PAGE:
Keele Burgin’s Wholly Unraveled works through trauma and acceptance | Book review

Published on: June 18th, 2019

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Local author Keele Burgin’s memoir centers around her experience growing up in some kind of Evangelical cult on the East Coast. Her dad, one of the cult’s magnanimous leaders comes off as in control, charming and virtuous, but as the old adage goes – there is often more beneath the surface, in this case his abuse toward his daughter, Kathleen (Burgin). 

Burgin’s writing reads as if it’s written by the adolescent Kathleen. I’m not sure if it’s the intentional voice of the story, or inexperienced writing.  The memoir places a lot of emphasis on Kathleen’s appearence – of clothes she has on and how she combs her hair. Those details are strategically placed – a girl so obsessed about appearances because she’s hiding her family’s secrets, her dad’s abuse and her own insecurities. It’s a representation of her status, even if it’s a faulty representation.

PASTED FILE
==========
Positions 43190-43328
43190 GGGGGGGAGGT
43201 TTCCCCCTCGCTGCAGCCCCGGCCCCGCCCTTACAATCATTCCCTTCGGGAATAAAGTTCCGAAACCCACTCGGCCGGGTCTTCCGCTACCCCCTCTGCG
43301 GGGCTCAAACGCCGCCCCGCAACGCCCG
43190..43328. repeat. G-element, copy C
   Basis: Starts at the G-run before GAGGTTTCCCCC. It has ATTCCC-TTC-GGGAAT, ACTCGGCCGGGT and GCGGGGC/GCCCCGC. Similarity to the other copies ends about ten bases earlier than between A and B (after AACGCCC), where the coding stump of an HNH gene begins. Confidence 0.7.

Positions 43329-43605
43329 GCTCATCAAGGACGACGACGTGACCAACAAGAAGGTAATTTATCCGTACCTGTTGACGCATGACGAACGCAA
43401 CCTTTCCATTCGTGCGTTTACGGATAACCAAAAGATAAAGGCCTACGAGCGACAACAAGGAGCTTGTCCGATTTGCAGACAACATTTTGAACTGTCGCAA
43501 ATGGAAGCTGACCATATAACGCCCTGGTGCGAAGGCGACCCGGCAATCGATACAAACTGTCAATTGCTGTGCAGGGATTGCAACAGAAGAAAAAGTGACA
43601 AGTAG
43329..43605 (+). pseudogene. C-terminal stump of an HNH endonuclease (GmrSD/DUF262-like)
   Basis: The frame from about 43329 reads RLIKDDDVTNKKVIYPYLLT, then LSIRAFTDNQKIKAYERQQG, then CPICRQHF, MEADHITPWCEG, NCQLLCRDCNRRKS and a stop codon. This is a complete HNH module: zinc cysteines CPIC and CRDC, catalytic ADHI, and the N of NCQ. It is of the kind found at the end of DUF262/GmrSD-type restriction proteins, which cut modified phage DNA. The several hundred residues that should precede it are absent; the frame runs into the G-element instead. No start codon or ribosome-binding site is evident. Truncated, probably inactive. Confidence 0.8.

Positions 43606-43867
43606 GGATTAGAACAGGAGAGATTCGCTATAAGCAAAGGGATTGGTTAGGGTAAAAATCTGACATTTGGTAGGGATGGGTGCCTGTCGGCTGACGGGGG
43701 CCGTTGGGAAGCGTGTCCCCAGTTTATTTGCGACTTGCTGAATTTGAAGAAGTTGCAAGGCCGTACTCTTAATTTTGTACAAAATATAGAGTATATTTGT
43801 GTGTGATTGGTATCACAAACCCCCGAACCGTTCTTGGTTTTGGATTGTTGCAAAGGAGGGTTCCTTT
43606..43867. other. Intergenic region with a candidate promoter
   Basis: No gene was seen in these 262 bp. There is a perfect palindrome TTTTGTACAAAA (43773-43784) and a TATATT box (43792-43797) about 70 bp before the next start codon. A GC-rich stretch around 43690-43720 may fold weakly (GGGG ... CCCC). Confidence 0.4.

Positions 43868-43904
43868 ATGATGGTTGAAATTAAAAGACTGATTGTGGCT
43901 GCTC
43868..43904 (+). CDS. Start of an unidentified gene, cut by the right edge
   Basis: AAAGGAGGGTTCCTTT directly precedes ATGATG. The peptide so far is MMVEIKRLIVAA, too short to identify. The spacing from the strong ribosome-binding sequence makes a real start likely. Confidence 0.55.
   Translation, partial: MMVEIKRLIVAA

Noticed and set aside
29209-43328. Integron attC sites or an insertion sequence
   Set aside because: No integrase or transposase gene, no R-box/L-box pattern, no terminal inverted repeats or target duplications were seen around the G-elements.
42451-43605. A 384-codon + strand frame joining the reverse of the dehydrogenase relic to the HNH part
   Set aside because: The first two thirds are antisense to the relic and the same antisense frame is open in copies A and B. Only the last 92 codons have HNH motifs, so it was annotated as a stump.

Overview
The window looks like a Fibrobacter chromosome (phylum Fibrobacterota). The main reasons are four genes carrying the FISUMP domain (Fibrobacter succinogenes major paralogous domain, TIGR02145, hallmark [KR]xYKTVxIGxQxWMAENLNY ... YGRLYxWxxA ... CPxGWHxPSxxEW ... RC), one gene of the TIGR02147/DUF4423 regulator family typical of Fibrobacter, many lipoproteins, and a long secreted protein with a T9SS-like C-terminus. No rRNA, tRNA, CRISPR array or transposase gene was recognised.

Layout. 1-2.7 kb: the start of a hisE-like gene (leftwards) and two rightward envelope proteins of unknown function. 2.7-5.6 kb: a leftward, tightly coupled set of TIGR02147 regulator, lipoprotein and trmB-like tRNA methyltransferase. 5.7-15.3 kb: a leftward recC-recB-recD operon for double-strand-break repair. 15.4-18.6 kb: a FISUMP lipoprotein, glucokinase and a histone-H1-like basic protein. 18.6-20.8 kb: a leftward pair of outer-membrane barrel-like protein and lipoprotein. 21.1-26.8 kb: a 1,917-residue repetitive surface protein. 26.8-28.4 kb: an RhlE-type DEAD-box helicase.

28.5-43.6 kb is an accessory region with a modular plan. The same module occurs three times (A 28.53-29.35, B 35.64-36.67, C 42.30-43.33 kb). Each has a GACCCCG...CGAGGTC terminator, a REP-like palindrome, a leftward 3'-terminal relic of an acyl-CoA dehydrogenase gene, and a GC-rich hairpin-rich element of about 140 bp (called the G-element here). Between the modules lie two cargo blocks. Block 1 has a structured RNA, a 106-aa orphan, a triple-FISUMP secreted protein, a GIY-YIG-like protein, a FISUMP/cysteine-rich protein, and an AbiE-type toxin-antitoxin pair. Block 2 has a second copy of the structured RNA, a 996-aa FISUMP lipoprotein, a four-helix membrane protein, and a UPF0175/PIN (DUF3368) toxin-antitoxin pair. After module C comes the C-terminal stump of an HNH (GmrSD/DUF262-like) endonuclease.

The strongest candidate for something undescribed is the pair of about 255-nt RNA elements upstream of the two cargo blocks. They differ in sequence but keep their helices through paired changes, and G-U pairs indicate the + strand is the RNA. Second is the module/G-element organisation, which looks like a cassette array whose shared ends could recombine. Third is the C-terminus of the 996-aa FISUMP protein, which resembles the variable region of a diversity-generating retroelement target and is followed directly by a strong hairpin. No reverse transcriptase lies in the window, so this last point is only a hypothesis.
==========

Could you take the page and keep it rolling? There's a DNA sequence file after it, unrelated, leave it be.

While the book has heavy themes – abuse, rape, and familial trauma, Burgin barely manages not to let the heaviness weigh the book down. She places moments of lighthearted humanness at the right moments, not letting the desire to cast her dad as a villain consume her, instead relying on human complexities to paint the portrait of her confusion and uncertainty. As an adolescent we are finding our place in the world, one that continues to chastise Kathleen for her free spirit, and sends her down that inevitable path for a ‘problem child’ faced with trauma – escapism, drugs and relationships that fuel feelings of worthlessness. 

The structure of the book feels very disjointed after the first part, each given a phase of her life or process, the first of which she labels as break (these dividing chapters change as she works through her phases of life). As she finally gets the reader into her world through her upbringing, she then quickly transitions to college, where she quickly drops out, becomes addicted to drugs and then exiles herself to a religious safe house in Canada. Understandably the book can’t cover all of her 25 years, but the disjointed nature leaves some holes I wanted filled.

Burgin’s story, her life, ends with a kind of self-acceptance we spend a lot of our lives searching for, but she’s quick to remind the reader that it’s a continual process of loss, humility, struggle, and endurance. We are all damaged in our own ways, and coming back from and coming to terms with our traumas is what connects us as humans. 

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